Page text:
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Das historische Zentrum von Antibes, Bild: proslgn / shutterstock

Antibes: the pearl of the Côte d’Azur

Antibes is located in the very southeast of France, directly on the Riviera. The famous cities of Cannes and Nice are each just a stone’s throw away. But to spend a fabulously beautiful holiday, you don’t necessarily have to travel to the neighbouring towns of Cannes or Nice, because Antibes also has a lot to offer.

The seaside resort with around 75,000 inhabitants impresses above all with its picturesque old town, which can boast winding streets and a genuine French attitude to life. In addition, on the azure blue Côte d’Azur, which is right on the doorstep, there are wonderful sandy beaches where you can relax or do sports according to all the rules of the art. And art and culture lovers will not miss out in Antibes either, as the city combines several high-ranking museums, such as a Picasso Museum, in its urban area.

Unwind on the beaches of the Côte d’Azur

Antibes is a popular destination for beach vacationers. This is no wonder, because it is teeming with white sandy dream beaches where you can relax. Just a few steps from the old town is the Plage de la Gavotte. This is a small beach that is a little hidden in a bay near the marina Port Vauban. Despite its good accessibility, the Plage de la Gavotte is rarely overcrowded. The fine-grained sand is interspersed with stones and rocks, which gives the beach a very rustic appearance. Very popular with locals and tourists alike is the Plage de la Salis, which can be reached via the entrance to the peninsula at the small port of Port de la Salis. Families with children also like to cavort here. Just a few kilometres south of the town centre is the quieter La Garoupe beach, which is lined with a small chapel and a romantic lighthouse.

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A walk through the winding old town of Antibes

Plage de la Gravette, Antibes
Sunset at Plage de la Gravette, Image: Sergey Dzyuba / shutterstock

The old town of Antibes is perfect for walks. The small alleys are narrow and winding, in many places they even seem a little enchanted. Drivers are not welcome here, there are very few parking spaces in the city center area, and walking is also much more flexible. There are a lot of quaint buildings and backyards to discover. To do this, you stroll past small shops. The maze of alleys is repeatedly broken up by small squares, around which cafés, bars and also narrow bistros with outdoor seating areas are often grouped. The best conditions to take a short break and drink a coffee or an aperitif. You should definitely stop at the Marche Provencal. This is a covered farmers’ market where all kinds of specialties from the region are offered. If you feel like it, you will find cheese, honey, fresh fruit and vegetables, meat and fish, flowers as well as fresh and dried herbs that have been grown in the region or collected wild. The market vendors are happy to let interested gourmets taste their spices. The best offer is at the Marche Provencal in the morning.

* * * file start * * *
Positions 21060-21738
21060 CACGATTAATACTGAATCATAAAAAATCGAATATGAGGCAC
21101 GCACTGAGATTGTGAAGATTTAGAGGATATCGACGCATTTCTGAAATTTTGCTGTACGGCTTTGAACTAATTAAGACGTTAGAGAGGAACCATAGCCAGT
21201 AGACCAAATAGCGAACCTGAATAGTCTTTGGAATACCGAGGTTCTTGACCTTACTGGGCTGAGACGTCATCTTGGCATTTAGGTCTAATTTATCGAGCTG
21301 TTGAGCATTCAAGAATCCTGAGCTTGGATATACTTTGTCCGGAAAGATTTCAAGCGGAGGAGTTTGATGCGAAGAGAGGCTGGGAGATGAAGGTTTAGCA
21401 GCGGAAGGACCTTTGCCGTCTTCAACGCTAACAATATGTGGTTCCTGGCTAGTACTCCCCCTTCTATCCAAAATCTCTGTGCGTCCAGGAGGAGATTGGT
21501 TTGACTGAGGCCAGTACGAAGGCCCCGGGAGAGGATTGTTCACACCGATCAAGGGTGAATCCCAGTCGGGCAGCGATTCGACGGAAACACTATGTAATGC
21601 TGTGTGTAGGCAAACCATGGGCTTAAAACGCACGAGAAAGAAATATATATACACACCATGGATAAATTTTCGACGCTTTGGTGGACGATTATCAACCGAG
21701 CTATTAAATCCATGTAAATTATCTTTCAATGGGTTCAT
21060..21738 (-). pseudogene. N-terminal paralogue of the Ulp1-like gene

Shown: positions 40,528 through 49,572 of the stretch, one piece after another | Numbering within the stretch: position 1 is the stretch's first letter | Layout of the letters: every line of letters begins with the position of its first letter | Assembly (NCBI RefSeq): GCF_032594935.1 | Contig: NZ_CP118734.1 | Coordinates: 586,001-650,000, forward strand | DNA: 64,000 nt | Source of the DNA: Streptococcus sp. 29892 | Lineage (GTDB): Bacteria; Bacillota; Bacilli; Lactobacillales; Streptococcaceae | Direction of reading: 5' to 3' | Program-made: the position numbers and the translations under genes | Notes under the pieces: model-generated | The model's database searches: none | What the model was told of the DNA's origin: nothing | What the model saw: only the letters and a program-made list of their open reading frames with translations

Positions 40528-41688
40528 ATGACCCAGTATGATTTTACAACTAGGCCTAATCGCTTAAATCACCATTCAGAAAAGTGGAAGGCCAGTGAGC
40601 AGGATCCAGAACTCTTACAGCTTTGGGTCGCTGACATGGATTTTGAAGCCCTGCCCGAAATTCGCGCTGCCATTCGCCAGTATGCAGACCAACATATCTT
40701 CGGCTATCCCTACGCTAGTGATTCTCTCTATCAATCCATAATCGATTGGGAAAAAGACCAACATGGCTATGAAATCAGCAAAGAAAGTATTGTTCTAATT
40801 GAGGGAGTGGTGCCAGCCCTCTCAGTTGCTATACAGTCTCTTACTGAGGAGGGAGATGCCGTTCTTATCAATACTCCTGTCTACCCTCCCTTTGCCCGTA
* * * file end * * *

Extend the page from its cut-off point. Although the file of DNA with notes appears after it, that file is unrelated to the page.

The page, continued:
Visit the Château Grimaldi and the Picasso Museum

Château Grimaldi was built as early as the 12th century. From 1385 until the 17th century, it was used by the Grimaldi family, which gave it its name. After that, there were changing owners and the building was under equally changing use. For example, Château Grimaldi has served as a town hall, barracks and seat of various governors. In 1946, the artist Pablo Picasso moved into the venerable walls of Château Grimaldi, which is now home to the Picasso Museum. In addition to works created here by Pablo Picasso, there are also paintings and sculptures by other artists such as Nicolas de Staël or Max Ernst.

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Die Festung Fort Carré

Antibes Cathedral
Antibes Cathedral, Image: Rostislav Glinsky / shutterstock

We then continue to the Fort Carré fortress, which is not far from the port. Fort Carré was built in 1553 on a small hill that was already located directly behind the port of Antibes. Initially, Fort Carré served to protect and defend Antibes and its harbor entrance. Over the centuries, the building has been expanded and rebuilt several times. The building, which is a listed building, is now open to the public and can also be visited inside. A visit to Fort Carré is also worthwhile for those who do not want to visit the interiors, because from the fortress there is a magnificent panoramic view of the historic old town of Antibes.

Antibes Cathedral

One of the city’s landmarks is undoubtedly the Cathedral of Antibes, which is located directly opposite the Picasso Museum. It is also known as Notre Dame de la Platea and may seem a little inconspicuous at first glance. More like a normal church than a cathedral. However, when you enter the cathedral of Antibes, the altar of the rosary immediately catches your eye, which is of a very special beauty. The Romanesque-style cathedral was built as early as the 12th century.